VATICAN CITY (Reuters) - A Jewish leader expressed concern to Pope Francis on Monday over attempts to make a saint of World War Two-era Pope Pius XII, who has been accused of turning a blind eye to the Holocaust.
Francis made no mention of his wartime predecessor during his talks with members of the International Jewish Committee for Interreligious Consultations (IJCIC), but the pontiff repeated the Roman Catholic Church’s condemnation of anti-Semitism.
“The Jewish community continues to be concerned about efforts to canonize Pope Pius XII while innumerable documents pertaining to the history of the Church and the Jewish people during the dark years of the Holocaust still remain closed to outside scholarly investigation,” IJCIC chairman Lawrence Schiffman told the pope.
The issue of whether the Vatican and the Church under Pius did all they could to help Jews has dogged Catholic-Jewish relations for decades. Pius became pontiff in 1939, the year World War Two broke out, and reigned until 1958.
Critics accuse Pius of failing to take action to stop the Holocaust but his supporters say he worked actively behind the scenes to encourage the Church to save Jews. They say speaking out more forcefully would have worsened the situation for all.
Jews have asked that the process, still in its early stages, that could eventually make Pius a saint be frozen until after all the Vatican’s wartime archives have been opened and studied by scholars. The bulk is expected to be released next year.
At Monday’s meeting, the first between the pope and an international Jewish organization since his election in March, Francis did not mention Pius but when he was archbishop of Buenos Aires he expressed support for opening Vatican archives.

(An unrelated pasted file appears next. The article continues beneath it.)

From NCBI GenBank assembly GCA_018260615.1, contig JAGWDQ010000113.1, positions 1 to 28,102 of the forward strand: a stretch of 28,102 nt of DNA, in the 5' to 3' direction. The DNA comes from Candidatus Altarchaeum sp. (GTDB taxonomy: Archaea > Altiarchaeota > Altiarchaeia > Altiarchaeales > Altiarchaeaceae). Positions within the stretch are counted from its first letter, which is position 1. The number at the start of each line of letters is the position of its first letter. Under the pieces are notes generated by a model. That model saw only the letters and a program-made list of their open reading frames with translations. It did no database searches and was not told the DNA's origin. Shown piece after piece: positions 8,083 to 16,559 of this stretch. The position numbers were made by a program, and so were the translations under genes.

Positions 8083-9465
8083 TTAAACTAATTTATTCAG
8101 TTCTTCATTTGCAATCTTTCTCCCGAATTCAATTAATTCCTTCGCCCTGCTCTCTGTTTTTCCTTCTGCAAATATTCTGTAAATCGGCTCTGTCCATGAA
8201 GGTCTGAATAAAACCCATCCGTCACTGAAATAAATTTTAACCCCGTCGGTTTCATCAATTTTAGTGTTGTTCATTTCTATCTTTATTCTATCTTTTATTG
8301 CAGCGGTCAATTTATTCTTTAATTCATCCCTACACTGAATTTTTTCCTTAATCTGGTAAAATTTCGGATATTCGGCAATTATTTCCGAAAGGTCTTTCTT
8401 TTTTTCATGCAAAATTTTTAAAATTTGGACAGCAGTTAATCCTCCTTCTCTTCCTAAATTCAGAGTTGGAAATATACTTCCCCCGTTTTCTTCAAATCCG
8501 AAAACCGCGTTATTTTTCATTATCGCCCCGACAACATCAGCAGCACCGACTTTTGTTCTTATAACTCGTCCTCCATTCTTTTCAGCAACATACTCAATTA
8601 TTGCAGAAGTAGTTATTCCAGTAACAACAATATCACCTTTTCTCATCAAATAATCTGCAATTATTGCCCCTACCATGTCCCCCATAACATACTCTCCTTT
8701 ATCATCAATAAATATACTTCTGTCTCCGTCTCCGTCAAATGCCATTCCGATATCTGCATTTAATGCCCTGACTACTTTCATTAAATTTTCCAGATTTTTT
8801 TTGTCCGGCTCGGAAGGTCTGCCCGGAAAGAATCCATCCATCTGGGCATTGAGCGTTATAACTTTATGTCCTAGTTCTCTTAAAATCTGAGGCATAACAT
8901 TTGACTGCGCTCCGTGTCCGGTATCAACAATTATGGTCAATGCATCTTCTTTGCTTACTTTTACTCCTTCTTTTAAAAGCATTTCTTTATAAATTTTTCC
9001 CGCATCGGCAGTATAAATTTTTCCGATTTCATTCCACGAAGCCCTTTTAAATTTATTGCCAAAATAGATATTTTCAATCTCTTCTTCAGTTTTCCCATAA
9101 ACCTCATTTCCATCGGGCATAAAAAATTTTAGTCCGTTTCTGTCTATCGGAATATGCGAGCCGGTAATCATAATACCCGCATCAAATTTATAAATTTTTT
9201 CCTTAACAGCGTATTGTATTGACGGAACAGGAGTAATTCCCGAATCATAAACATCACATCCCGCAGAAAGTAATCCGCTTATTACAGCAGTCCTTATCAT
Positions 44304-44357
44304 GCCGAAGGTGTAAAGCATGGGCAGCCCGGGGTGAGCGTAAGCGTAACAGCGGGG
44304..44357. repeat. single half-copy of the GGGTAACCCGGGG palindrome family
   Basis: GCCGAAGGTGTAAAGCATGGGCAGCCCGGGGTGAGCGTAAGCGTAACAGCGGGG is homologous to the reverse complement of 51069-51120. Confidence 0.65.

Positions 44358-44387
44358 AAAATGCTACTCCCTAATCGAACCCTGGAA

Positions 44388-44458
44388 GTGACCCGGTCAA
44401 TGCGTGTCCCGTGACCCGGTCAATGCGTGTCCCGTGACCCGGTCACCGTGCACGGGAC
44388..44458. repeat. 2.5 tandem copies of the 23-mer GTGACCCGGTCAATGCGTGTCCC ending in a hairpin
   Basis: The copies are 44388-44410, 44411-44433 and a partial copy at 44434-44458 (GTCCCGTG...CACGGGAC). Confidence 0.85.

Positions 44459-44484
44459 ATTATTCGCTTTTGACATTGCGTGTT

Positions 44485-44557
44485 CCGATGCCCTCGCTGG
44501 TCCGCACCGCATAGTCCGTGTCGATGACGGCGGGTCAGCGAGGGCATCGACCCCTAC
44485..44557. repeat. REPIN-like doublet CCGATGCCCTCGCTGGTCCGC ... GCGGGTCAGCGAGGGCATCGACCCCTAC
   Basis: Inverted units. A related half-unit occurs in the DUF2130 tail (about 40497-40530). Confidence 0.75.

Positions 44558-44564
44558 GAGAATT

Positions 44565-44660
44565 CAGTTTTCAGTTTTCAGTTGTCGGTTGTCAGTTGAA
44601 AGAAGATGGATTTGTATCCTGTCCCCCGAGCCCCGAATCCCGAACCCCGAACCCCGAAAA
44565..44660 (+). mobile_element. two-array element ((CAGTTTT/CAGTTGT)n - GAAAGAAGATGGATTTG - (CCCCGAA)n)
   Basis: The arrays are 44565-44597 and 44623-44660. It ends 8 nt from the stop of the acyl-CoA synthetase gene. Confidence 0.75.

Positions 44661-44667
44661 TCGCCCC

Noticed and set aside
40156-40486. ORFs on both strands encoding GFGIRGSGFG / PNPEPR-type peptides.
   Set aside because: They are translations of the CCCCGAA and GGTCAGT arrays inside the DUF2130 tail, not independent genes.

“Due to our common roots, a Christian cannot be anti-Semitic,” he told the delegation from IJCIC, an umbrella group that represents most major Jewish organizations and all streams of Jewish thought.
Francis, who had good relations with Jews in Argentina and wrote a book with Argentine Rabbi Abraham Skorka, told the delegation the Church was committed to the Second Vatican Council document Nostra Aetate (In Our Times).
The 1965 declaration, which Francis called “a key point of reference for relations with the Jewish people”, revolutionized those relations by repudiating the concept of collective Jewish guilt for the death of Jesus and urging dialogue with Jews.
A participant at the meeting called the atmosphere “extremely friendly” and less formal than in meetings with Francis’ predecessor Benedict.
Francis reached out to the Jewish community a day after his election on March 13 as the first non-European pope in 1,300 years by sending a message to Rome’s chief rabbi and inviting him to his inaugural Mass at the Vatican.
In April, Francis accepted an invitation from Israeli President Shimon Peres to visit the Jewish state.
Both of Francis’s two immediate predecessors, John Paul II and Benedict XVI, visited the Holy Land, including the Palestinian territories, in 2000 and 2009 respectively.
Editing by Gareth Jones